I've posted five more if my hospital drawings here, but I've saved out a few more for 'emergencies', not of the medical but of the avian variety.
Welcome home, Quentin!
Love, Mom

Wednesday, February 23, 2011

Day Fifty-Two: More Sketchbook Birds

I did some more work in my sketchbook today at the hospital. Here are four more birds inspired by my Giovannetti book. What a talented artist! (Gio., not me)


Tuesday, February 22, 2011

Day Fifty-One: Birds after Giovannetti

Today at the hospital I had some time to work in my sketchbook.
I've just gotten from the most wonderful book, Birds Without Words, published in 1961 by a Swiss cartoonist named P.L. Giovannetti. It's just that, page after page of wonderful pen and ink, brush and ink, and pencil drawings of birds--no words--in a truly dazzling array of techniques. Giovannetti was a virtuoso in capturing gesture, character, expression and movement in so many clever ways.
I did ten drawings inspired by his work, and picked out six of them for tonight's post. (The others I will keep for 'emergency' posts when I need a bird.)
We googled Giovannetti, but couldn't find much about him. But we had a lot of fun looking at his drawings and I loved trying out some of his techniques. It was a good thing to do while keeping Alicia and Quentin company.
And it was good to see Quentin up and walking a bit. Warms this Mom's heart.

Monday, February 21, 2011

Day Fifty: At the Hospital

Today I spent the whole day at the Avista Adventist Hospital, where Quentin underwent major surgery . Avista was founded by the Seventh Day Adventists, and there is beautiful, spiritual words and artwork everywhere. Despite it being a busy, modern hospital, I had a great sense of peace and healing there. I especially knew we were all in good hands when I saw their logo: a Dove with outstretched wings against a Cross. Birds seem to be watching over me this year.

Tonight, Quentin is resting comfortably, Alicia is staying overnight, and I'm back home for the evening. Thank you Mother/Father/ Spirit, for being there with the doctors, the nurses, and the three of us.


Sunday, February 20, 2011

Day Forty-Nine: A Paper Bird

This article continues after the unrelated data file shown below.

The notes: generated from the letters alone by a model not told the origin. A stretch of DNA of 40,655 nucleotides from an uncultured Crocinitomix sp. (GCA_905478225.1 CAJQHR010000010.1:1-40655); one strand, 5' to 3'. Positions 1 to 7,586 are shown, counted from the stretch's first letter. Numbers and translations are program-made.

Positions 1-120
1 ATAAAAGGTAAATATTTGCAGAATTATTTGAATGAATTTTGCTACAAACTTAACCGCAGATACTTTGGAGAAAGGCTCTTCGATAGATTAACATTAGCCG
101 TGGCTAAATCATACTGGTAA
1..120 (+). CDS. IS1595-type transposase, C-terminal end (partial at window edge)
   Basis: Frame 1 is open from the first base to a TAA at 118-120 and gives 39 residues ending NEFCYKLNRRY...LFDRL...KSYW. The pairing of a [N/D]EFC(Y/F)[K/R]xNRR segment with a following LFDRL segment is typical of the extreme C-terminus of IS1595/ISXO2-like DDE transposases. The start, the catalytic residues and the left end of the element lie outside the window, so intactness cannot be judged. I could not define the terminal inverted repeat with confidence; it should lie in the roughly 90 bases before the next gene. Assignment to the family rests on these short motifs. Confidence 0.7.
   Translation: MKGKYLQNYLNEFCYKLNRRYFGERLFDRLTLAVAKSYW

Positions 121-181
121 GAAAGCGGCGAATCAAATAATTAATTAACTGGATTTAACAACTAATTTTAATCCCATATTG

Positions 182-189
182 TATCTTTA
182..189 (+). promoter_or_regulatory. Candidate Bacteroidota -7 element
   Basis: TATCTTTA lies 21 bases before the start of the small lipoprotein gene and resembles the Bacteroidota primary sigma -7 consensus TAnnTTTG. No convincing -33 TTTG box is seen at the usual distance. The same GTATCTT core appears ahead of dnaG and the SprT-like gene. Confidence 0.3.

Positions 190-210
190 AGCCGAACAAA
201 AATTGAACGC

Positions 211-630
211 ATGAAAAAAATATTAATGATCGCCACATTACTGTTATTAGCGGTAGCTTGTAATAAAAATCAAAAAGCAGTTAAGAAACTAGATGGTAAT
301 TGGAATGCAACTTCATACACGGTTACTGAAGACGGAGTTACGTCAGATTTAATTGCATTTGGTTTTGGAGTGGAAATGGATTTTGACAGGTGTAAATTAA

I wanted to make a three dimensional paper bird tonight, but I couldn't find one in any of my books, so I googled "Pop up Bird", and found this design at a site for children called Enchanted Learning, It said this craft was appropriate for second and third graders, so I thought, "Hey, I can do this."
It wasn't as easy as I thought it would be, but it's a clever design and I think the beautiful papers from Paper Source make it shine. Check out their website, it's to die for.
I ran into difficulty when I tried to attach a string to hang the bird. I punched hole after hole, and still the bird dipped and swayed, listed and tilted from side to side and up and down. I had so many holes that I decided to add even more holes and make them a design element in the piece. Still the bird wouldn't hang the way I wanted it to, so I taped it to the mirror and propped it up in the corner, and took this shot before it nose-dived again.
I'm sure I must have made these birds when I was a kid, but I don't remember, so it was fun to do something that felt brand new.

Pablo Picasso famously said: "All children are artists, the problem is how to remain an artist when one grows up."
The problem indeed.

Saturday, February 19, 2011

Day Forty-Eight: A Giraffe and a Kiwi

Where does it say that I have to create the bird? Oh, right at the top of this page. So I guess I can't count this Kiwi Egg Cozy (now there's a "must-have" for you), because it was made by someone in New Zealand. It was given to my former landlords, Tom and Susan, when they stayed at a B&B 'down-under' in January. Tom re-gifted it to me this afternoon, when I stopped by to pick up some mail. He'd seen the Bird Blog, and he thought this critter would make a good post. I agree. So here he is, posing in front of his homeland, and, more importantly, keeping an egg nice and cozy.
I know, I didn't make this bird. BUT--and there's always a but as you now know from following this blog--I did spend the morning in creative pursuits: I helped Quentin and Alicia complete this Giraffe. In fact, I practically made the whole thing while they played with their iPod in case you're from another planet and don't know what an iPod is--look it up, Alien.